In his soft melodic Jamaican accent he whispered… “J, everything that is supposed to happen, will happen. Never worry ya mind.” – circa Summer 2011
My emotions have been my greatest strength & also my greatest weakness here in China.
When physically facing a disaster, instead of most people’s default “fight or flight” mode, I find myself extremely calm & focused. This works really well in professional settings.
Personally, especially when it comes to my friendships and/or romantic relationships, I’m an emotional volcano. I don’t have a particularly strong reaction, rather a continuous meltdown that won’t stop flowing until all is well. Moving to China gave me a chance to rectify this behavior with strangers that wouldn’t anticipate my normal reaction. I still failed. Despite my friend’s advice, I still worry. I worry about even the slightest of threats. I worry until my hair feels as if it’s falling out. I hate to be wrong, I hate to be misinterpreted, and I hate to make a mistake in the public eye.
My technique (failed): Over-communication. In a situation of misunderstandings, high tempers, and tense relationships, I’ve attempted to over-explain & overcompensate & be overly honest, because I thought it would fix things. It doesn’t.
Recently, I tried to be a “good samaritan” and warn someone that I might have given them bad information a few months ago & that they might want to do their own verification. I thought I was doing the right thing… being nice… being a good human. Admittedly, I could done a better job in deliverance, but now it’s turned into a huge fiasco of libel. Perhaps because everyone involved doesn’t speak “my English” as their first language, or just simply misunderstood.
I’ve been slandered, and threatened with blackmail all within less than 48 hours. My friends would say “Your contract ends in 30 days. Just leave China” (Mostly because they want me to come home anyway), but I’m going to stay for a little while. Most people that know me, know that if I ever cause someone harm, it’s unintentional. In a foreign country where I don’t have my reputation to bolster me, it’s a little more difficult to deal with situations as these. I no longer have my choir singing my praises, because it was left behind in America.
As a result of this, I think I can understand modern Chinese culture even more.
In China, if someone is in trouble (publicly), there’s a 95% chance that all witnesses that are Chinese nationals will run away, avoid you and certainly not offer any help. “It’s not my business”. This is a quote I hear from nearly every local here when we discuss matters of moral dilemmas.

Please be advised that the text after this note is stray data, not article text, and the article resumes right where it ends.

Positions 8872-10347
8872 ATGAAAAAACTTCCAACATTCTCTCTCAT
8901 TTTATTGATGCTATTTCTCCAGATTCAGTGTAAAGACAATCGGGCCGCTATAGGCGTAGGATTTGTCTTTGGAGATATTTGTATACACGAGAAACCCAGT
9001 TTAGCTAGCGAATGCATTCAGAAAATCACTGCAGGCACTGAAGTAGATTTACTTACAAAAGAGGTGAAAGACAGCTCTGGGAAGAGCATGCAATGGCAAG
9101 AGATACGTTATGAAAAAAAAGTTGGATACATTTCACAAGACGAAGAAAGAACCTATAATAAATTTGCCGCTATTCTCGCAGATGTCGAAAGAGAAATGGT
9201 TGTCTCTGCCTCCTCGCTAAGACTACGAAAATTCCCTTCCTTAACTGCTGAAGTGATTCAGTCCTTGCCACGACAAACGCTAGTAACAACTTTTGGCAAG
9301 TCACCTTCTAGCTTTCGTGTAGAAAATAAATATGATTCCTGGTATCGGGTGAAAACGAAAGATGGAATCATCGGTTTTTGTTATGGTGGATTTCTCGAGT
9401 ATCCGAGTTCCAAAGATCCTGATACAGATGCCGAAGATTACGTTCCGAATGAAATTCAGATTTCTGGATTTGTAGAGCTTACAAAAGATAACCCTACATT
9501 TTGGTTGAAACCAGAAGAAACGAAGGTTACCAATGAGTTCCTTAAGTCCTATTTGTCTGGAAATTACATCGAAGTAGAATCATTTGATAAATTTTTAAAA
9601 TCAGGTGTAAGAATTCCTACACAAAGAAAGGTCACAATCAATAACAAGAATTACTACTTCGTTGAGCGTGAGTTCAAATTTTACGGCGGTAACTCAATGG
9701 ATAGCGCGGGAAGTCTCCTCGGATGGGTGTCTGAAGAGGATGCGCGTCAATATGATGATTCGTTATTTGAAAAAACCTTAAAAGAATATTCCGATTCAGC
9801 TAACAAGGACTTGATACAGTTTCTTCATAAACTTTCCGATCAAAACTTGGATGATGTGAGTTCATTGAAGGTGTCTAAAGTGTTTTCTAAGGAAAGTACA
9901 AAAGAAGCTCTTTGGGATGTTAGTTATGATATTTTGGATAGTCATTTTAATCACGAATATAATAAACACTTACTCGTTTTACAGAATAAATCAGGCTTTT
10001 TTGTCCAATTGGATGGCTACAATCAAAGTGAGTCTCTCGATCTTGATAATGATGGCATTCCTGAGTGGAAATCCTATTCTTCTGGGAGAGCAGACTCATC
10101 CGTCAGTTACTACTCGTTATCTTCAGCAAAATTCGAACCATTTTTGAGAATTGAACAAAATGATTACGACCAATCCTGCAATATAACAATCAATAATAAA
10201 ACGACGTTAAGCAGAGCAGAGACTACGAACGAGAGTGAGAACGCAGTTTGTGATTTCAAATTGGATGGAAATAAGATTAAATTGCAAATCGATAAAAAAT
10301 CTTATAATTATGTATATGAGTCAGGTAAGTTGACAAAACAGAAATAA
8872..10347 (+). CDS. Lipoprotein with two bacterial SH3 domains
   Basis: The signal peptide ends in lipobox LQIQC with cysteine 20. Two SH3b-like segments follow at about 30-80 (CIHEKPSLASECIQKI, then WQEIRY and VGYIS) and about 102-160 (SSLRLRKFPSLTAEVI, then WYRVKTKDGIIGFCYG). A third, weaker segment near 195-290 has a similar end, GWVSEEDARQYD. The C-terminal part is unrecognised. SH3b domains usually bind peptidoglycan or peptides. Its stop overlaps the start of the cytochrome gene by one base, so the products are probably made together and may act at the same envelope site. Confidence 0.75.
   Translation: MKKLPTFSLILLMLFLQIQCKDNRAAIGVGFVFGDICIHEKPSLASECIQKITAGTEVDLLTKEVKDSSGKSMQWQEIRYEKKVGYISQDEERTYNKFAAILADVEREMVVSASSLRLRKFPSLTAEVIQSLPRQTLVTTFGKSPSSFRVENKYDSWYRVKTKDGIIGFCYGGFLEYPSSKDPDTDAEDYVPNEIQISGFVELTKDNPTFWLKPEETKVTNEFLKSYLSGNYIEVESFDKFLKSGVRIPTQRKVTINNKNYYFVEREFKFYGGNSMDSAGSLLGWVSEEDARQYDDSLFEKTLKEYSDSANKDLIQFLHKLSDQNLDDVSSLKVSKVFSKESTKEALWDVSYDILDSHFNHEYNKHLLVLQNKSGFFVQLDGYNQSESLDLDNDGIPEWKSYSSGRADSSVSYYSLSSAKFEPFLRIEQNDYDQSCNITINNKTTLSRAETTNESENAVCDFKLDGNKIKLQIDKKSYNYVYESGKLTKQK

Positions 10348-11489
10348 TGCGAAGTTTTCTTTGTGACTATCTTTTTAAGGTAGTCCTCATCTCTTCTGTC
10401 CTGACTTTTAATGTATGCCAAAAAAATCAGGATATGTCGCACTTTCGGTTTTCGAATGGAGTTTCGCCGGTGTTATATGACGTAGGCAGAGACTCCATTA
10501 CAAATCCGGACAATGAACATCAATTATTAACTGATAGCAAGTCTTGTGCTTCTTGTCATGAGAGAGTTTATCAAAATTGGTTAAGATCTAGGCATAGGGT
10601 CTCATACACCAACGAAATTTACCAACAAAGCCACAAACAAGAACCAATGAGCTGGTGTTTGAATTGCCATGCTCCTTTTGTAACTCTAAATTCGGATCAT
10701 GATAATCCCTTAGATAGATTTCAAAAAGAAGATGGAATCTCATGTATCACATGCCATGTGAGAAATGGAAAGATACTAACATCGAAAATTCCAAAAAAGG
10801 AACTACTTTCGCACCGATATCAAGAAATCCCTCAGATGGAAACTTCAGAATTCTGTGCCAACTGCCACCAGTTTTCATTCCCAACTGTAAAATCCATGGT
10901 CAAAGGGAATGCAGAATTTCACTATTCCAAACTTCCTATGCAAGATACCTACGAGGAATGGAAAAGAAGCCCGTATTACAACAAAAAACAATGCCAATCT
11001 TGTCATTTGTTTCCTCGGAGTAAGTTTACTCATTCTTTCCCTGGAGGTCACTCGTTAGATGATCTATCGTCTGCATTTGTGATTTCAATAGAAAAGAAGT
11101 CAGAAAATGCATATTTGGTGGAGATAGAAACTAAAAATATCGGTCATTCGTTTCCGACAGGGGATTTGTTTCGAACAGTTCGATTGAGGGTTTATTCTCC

This attitude stems from two things: (1) China is a dog-eat-dog country, and as a result of extreme materialism & the “Little Emperor Syndrome**, many locals (unless they’re quite Westernized) only care about themselves & their immediate family; (2) the failure of the nation’s courts & law enforcement to protect “good samaritans” [做事被讹 zuo shi bei e” – The fear of extortion as the dilemma of the Good Samaritan in contemporary China] [China’s Good Samaritans count the cost of their altruism]
I won’t go into depth about these two because you can read about them on every website. Long story short: (1) if you’re not making money, you’re not important; (2) it seems to behoove law officials that a stranger would help another stranger. In the past there have been incidents of “good samaritans” being punished in court for helping another stranger (See linked websites in previous paragraph). The reasoning was that the samaritan is lying, and is actually the cause of the victim’s accident or misfortune. Hence… only come to China if you’re healthy. God forbid you pass out on a railway track & everyone just stares and looks at you. Because that’s exactly what they’ll do. Or you might get lucky.
In a nutshell, although I’m still quite emotionally sensitive in my personal life, I’ve learned from this incident to really take my friend’s words to heart. If I think something is wrong, it’s not necessary to discuss it until there’s no other option. I’ll just have to pray and make better decisions before giving any type of advice or warnings, even if it’s a warning about a mistake I made. Whatever is supposed to happen, will happen. I just have to continue to seek God for wisdom I need to grow into the servant, friend, wife & mother that I aim to be someday.
Little Emperor syndrome: http://healthland.time.com/2013/01/10/little-emperors/ [One-child policy led to children that don’t even know how to color because their parent color pictures for them. Ask my friends that teach in schools in China. ]
In the meantime… I’ll be eating homemade fried chicken.